The world's first methanol-powered container ship moored at the Port of Gothenburg
Oct 13 2023
On Tuesday, a truly unique ship arrived at the Port of Gothenburg for the first time. The container ship Laura Maersk is powered by biomethanol, resulting in a big step towards net zero greenhouse gas emissions.
"This ship is a significant milestone for the maritime industry's green transition, but it is just the beginning. We will see another nearly 200 methanol-powered ships sailing the oceans fairly soon," says Therese Jällbrink, Head of Renewable Energy at the Gothenburg Port Authority.
Laura Maersk, christened in Copenhagen on September 14, marks the start of the global shipping giant Maersk's major initiative to use renewable methanol as ship fuel. While Laura Maersk may be the first, the company has an additional 25 methanol ships on order for delivery between 2024 and 2027.
”A.P. Møller - Maersk has a goal to achieve net-zero greenhouse gas emissions by 2040, and we are pleased to collaborate with the Port of Gothenburg. Our partners are assisting us in reaching our ambitious green objectives and ensuring our customers a door-to-door service that helps them reduce their carbon footprint in their value chains. No one can tackle this task alone, and we need strong partners for the green transformation of shipping to succeed in time," says Birna Odefors, Nordic Managing Director at A.P. Møller - Maersk.
Maersk is not alone in making significant investments in renewable methanol propulsion. Several other shipping companies have vessels on order, with a total of around 200 either in production or undergoing conversion for methanol propulsion, approximately 125 of which are container ships.
Therese Jällbrink, Head of Renewable Energy at the Port of Gothenburg AB, welcomes Maersk's and other shipping companies' major investments, noting that they also exert necessary pressure on other stakeholders in the value chain.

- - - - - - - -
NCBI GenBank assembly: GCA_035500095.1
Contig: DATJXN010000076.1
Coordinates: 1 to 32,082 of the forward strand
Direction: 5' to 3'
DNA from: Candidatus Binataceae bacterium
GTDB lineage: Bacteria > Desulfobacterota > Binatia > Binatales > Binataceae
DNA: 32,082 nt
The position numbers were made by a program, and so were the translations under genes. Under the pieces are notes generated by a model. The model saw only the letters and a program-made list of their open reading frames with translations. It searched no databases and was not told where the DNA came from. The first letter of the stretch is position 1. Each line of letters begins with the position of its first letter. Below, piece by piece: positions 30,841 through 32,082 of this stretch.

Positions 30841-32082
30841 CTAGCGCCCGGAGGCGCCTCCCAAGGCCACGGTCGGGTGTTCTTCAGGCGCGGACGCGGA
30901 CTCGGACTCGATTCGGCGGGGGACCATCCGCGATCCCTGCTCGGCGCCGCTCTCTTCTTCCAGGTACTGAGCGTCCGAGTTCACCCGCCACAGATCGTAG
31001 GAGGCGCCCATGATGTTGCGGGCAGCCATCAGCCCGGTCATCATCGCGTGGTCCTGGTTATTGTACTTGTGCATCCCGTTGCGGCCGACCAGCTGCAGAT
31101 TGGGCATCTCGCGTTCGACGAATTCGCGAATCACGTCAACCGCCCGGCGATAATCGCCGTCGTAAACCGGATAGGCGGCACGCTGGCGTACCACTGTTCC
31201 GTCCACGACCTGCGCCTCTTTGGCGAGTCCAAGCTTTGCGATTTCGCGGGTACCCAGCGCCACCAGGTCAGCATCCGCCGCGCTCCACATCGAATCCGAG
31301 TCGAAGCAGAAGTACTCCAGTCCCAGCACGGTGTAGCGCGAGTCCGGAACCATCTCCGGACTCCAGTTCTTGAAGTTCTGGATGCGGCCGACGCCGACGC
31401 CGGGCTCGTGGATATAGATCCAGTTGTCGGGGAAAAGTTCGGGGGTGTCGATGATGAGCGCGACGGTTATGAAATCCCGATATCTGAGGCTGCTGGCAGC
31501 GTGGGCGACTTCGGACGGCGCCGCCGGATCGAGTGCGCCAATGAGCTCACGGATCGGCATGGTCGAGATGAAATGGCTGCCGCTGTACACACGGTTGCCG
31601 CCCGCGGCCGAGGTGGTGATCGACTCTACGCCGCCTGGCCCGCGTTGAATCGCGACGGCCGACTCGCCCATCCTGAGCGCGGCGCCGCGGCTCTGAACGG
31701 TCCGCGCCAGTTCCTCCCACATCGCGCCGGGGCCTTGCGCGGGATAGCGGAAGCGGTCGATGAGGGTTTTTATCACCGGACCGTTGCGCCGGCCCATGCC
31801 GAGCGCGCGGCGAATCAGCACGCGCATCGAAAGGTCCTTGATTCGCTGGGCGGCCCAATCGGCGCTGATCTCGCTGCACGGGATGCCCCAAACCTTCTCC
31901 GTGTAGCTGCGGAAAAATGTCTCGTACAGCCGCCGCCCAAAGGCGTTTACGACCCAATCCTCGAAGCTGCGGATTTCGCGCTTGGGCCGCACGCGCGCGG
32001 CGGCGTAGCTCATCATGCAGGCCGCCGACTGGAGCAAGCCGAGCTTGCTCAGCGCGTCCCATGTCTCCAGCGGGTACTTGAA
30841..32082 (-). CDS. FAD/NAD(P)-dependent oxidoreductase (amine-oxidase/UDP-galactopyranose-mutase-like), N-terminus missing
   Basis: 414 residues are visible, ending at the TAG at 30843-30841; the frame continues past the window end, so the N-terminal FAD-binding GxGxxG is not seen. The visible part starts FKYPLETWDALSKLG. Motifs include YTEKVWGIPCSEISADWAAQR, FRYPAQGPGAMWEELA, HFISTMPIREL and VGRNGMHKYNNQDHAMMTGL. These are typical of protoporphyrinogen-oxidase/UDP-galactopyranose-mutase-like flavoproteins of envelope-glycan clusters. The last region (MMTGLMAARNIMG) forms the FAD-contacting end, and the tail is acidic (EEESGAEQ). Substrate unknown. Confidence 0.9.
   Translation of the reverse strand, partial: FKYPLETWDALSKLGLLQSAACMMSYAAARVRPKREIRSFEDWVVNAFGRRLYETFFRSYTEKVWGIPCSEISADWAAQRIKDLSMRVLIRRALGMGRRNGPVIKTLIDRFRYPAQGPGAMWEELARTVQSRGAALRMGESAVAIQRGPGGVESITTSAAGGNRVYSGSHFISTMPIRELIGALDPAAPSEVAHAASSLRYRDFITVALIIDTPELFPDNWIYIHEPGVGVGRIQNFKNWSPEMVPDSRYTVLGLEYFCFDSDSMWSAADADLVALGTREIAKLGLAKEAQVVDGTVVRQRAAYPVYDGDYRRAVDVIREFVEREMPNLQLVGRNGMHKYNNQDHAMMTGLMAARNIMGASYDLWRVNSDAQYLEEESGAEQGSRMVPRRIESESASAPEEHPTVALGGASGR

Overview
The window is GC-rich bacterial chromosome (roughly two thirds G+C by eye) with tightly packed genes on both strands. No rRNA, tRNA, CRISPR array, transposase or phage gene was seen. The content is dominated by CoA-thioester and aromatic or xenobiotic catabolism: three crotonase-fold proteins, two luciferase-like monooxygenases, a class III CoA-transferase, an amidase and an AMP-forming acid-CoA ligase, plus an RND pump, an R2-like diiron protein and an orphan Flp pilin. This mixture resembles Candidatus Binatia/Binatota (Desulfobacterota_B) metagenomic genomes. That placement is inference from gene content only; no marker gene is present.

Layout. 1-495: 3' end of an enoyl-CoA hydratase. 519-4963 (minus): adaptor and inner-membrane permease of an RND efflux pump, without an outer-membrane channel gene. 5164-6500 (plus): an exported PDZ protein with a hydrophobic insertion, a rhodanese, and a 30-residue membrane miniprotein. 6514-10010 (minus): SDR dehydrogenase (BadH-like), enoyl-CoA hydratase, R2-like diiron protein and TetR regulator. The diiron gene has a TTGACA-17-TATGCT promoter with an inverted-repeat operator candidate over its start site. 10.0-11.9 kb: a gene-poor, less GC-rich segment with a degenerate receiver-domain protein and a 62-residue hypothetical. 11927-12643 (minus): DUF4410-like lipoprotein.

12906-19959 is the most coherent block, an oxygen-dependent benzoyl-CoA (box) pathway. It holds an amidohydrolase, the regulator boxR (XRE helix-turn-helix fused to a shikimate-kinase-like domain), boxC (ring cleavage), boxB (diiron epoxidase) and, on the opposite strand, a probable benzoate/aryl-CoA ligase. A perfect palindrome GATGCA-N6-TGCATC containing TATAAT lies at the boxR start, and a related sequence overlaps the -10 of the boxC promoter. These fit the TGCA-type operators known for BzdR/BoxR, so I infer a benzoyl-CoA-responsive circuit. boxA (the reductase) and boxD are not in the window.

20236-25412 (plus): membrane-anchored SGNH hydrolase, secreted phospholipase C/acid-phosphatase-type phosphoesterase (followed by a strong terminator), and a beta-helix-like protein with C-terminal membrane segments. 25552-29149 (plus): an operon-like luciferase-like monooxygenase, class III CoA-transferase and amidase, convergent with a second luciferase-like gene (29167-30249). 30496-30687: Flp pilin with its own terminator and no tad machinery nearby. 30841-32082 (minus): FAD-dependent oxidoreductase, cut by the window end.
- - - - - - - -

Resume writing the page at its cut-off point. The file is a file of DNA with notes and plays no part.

"The production of renewable methanol must increase, and the cost gap between fossil and renewable fuels must decrease. Responsibility lies with everyone, from producers to policymakers, international maritime organizations, ports, and transport buyers. Everyone needs to step up, and we need to continue driving development together," says Therese Jällbrink.
Starting in 2024, shipping will be included in the EU's emissions trading system, leading to a reduced cost gap. In the coming couple of years, regulations from both the EU and the International Maritime Organization (IMO) will become stricter, with the IMO recently raising the goal from 50% to net-zero greenhouse gas emissions for shipping in 2050, while stepping down emissions incrementally according to the IMO's roadmap on the way.
The Port of Gothenburg is working to create conditions and incentives for this transition. Securing a supply of renewable fuels is a crucial part, and the port aims to become Scandinavia's largest hub for renewable energy. Renewable methanol is seen as a key component of the fuel mix.
The Port of Gothenburg was the first port in the world to establish necessary operational regulations for large-scale methanol bunkering last year, and conducted a world-first methanol bunkering operation from ship to ship. Today, one of the port's bunker suppliers is ready to supply methanol, and another is set to have everything in place by the end of 2023. The port also collaborates closely with production stakeholders to ensure a supply of renewable methanol at the port.
Biomethanol is a renewable fuel produced from biogenic, recycled carbon dioxide. From a well-to-wake perspective, it means that no new carbon dioxide is emitted during combustion. In total, carbon dioxide emissions can ideally be reduced by up to 95% compared to conventional ship fuels.
Dec 12 2023 Nuremberg, Germany
Jan 24 2024 Nantes, France
Jan 31 2024 Rennes, France
Jan 31 2024 Tokyo, Japan
Feb 18 2024 Conakry, Guinea